Focus On: Newsletters: Start Spreadin' the News
According to Cary Kimble, interim vice president of development and communications for Project HOPE, the organization treats the ask as a soft one.
“Donors should not expect that every time they hear from us, it is because we want money,” Kimble says. “We owe them the courtesy of reporting on some of our key activities so they know how their donations are being spent.”
Project HOPE does provide a device for readers to make a donation if, after reading, they feel moved to do so. But Kimble says the newsletter is not intended as a revenue-generating tool. It serves chiefly as a “reporting” and “visibility-raising” tool, he says.
“Our newsletter does not try to educate donors and the public on everything that we are doing, but it does try to give them some periodic highlights and assure them that our important work continues,” Kimble explains.
Project HOPE also features stories and photographs of staff members in the field and individuals who benefit from the charity, as Kimble says, to “connect a human face to our work.”
Good news for animal lovers
The American Society for the Prevention of Cruelty to Animals has learned the value of collecting and using information about constituents to develop stronger relationships through online communications. Even by knowing something as simple as whether a prospect is a dog person or cat person can yield success.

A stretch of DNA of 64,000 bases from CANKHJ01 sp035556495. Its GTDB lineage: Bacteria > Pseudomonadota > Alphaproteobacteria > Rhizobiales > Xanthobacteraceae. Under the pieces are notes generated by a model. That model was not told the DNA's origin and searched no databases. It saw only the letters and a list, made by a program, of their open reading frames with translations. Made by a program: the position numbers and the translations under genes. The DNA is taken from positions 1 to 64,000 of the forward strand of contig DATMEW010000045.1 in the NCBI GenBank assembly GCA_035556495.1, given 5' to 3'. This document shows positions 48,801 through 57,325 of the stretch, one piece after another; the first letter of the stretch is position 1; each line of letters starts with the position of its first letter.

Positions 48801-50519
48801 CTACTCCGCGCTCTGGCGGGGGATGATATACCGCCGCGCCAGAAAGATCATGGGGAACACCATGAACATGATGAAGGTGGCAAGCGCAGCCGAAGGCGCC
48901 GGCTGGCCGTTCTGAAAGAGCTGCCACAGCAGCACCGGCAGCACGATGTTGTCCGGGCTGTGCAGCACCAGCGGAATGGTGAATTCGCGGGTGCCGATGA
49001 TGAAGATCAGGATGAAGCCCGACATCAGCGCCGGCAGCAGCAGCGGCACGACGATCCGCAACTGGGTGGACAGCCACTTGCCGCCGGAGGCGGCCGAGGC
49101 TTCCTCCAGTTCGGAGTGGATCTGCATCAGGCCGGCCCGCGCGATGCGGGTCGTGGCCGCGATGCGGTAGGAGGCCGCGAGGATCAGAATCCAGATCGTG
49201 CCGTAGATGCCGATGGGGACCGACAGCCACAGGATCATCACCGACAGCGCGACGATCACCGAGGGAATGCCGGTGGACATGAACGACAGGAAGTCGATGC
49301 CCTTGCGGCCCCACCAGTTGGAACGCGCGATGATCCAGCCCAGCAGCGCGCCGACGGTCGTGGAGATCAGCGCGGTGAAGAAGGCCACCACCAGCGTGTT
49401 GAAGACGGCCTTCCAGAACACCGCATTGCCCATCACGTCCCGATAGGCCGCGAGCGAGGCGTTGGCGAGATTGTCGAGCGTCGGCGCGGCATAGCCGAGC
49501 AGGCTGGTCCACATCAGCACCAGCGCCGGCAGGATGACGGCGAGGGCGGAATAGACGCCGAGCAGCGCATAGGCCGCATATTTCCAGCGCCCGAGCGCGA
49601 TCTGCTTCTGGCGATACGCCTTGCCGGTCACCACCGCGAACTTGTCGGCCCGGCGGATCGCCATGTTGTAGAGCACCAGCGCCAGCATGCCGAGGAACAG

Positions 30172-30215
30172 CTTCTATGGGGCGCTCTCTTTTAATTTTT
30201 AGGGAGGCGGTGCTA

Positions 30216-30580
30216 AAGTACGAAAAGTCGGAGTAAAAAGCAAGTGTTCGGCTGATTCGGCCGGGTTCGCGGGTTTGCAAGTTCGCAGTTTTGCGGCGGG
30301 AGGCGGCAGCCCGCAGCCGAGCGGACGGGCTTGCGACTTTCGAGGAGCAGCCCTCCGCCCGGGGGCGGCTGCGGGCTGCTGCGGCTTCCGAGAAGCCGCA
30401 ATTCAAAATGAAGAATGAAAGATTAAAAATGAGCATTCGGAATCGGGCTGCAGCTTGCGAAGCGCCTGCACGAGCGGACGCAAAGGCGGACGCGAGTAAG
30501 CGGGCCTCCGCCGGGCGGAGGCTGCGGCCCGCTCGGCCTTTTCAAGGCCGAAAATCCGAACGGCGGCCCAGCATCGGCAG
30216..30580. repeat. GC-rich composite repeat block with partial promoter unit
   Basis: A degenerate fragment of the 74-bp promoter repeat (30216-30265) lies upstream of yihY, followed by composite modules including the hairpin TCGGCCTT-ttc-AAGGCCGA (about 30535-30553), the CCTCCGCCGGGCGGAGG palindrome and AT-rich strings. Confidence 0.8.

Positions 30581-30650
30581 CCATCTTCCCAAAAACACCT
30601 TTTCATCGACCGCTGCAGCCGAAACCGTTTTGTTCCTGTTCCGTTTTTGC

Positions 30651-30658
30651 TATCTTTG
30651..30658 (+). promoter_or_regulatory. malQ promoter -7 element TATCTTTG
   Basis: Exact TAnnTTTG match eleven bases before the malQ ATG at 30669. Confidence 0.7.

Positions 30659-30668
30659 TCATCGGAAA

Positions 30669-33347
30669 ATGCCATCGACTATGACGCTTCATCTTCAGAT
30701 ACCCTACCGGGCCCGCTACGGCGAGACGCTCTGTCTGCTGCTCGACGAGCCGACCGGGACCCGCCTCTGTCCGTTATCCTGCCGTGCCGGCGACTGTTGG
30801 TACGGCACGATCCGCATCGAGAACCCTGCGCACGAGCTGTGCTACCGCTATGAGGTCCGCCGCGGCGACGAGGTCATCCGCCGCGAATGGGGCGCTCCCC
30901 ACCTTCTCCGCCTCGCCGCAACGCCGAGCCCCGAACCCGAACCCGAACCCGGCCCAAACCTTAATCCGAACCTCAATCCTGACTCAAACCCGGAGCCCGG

Based on user-profile information gleaned from its Web site, the ASPCA segments donors and inquirers into three groups: dog people, cat people and non-specific constituents for whom no profile information was available. (Every donation, action — such as signing up to receive its e-newsletter — or any other touch point that a constituent makes online becomes part of his e-profile.)
The organization then deploys special appeals and targeted weekly newsletters according to the information offered voluntarily by constituents, including geographic region. Currently, members who live in New York, Connecticut and New Jersey receive a tri-state version of ASPCA’s national newsletter, which lists local events and human-interest stories.